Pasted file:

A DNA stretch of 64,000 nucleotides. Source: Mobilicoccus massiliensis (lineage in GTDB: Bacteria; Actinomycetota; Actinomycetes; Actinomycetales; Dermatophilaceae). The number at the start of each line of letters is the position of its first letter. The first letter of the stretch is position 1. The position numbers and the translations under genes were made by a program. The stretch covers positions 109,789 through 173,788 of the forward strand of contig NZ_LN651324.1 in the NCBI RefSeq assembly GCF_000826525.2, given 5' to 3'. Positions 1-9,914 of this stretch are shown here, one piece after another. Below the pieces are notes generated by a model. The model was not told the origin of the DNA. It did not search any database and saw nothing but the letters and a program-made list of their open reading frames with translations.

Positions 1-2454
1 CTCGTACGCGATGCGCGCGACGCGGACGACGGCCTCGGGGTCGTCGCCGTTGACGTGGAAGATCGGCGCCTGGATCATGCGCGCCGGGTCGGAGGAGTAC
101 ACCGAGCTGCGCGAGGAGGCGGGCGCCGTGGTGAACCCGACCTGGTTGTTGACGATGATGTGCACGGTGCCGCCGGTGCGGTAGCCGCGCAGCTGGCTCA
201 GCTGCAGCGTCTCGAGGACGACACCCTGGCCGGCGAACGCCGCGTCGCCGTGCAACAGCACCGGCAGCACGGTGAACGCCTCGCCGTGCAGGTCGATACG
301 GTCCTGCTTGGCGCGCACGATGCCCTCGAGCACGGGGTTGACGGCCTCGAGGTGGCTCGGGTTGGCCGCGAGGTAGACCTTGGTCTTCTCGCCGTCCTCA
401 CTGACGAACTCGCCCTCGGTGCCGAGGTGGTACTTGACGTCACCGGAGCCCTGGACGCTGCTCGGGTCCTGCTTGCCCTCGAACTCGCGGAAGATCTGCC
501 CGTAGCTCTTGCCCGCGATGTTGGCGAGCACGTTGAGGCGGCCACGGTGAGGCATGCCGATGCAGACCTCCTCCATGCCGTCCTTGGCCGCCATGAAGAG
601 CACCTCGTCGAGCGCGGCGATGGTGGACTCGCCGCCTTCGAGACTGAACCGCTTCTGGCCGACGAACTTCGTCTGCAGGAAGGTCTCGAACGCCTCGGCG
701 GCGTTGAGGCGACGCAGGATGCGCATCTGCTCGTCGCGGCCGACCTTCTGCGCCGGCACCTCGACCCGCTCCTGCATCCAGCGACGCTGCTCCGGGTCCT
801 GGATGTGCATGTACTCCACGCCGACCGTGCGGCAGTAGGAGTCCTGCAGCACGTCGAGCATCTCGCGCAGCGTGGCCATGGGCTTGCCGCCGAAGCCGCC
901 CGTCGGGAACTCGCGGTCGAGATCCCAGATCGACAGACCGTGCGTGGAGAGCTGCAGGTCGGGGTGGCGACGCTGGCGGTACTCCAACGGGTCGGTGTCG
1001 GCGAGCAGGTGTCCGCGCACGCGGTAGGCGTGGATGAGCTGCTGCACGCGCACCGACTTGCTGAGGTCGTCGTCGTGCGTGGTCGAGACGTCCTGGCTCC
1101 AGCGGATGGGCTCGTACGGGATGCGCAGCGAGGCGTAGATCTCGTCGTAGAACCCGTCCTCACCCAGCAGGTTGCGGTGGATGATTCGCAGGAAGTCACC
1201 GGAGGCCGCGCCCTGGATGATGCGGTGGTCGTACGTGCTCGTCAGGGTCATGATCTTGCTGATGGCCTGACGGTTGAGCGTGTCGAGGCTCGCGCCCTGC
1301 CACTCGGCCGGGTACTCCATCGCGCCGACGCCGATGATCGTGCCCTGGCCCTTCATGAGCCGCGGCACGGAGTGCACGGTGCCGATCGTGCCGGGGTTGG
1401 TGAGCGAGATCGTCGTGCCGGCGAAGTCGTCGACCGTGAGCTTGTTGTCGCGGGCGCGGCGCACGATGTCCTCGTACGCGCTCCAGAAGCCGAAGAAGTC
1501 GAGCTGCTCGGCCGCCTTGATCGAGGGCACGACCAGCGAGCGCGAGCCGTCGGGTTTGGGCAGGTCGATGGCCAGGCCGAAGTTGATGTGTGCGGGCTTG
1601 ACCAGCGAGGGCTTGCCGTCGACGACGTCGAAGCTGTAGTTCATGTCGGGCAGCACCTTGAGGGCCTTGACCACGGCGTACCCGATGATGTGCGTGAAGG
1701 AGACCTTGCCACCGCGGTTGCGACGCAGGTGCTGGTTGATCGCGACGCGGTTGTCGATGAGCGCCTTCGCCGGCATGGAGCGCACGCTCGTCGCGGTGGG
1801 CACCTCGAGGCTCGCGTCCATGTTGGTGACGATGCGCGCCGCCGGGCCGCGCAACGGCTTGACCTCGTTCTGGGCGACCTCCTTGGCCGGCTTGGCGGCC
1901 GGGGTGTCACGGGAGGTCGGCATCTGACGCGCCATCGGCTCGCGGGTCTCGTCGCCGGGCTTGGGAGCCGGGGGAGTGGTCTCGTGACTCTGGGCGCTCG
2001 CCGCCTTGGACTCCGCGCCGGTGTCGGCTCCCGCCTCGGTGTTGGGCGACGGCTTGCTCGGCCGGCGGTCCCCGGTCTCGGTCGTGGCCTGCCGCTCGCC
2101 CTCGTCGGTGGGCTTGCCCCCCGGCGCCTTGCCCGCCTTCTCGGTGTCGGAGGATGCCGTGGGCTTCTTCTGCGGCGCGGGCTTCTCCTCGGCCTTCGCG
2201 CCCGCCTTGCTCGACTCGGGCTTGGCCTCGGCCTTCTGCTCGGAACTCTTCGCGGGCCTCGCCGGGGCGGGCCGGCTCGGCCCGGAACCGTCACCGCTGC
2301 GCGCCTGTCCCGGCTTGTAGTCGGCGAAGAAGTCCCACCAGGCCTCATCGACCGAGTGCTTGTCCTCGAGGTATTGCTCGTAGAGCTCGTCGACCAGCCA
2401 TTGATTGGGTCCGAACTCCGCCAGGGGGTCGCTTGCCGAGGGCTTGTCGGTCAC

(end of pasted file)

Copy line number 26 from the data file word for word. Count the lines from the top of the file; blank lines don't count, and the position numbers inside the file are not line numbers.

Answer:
2301 GCGCCTGTCCCGGCTTGTAGTCGGCGAAGAAGTCCCACCAGGCCTCATCGACCGAGTGCTTGTCCTCGAGGTATTGCTCGTAGAGCTCGTCGACCAGCCA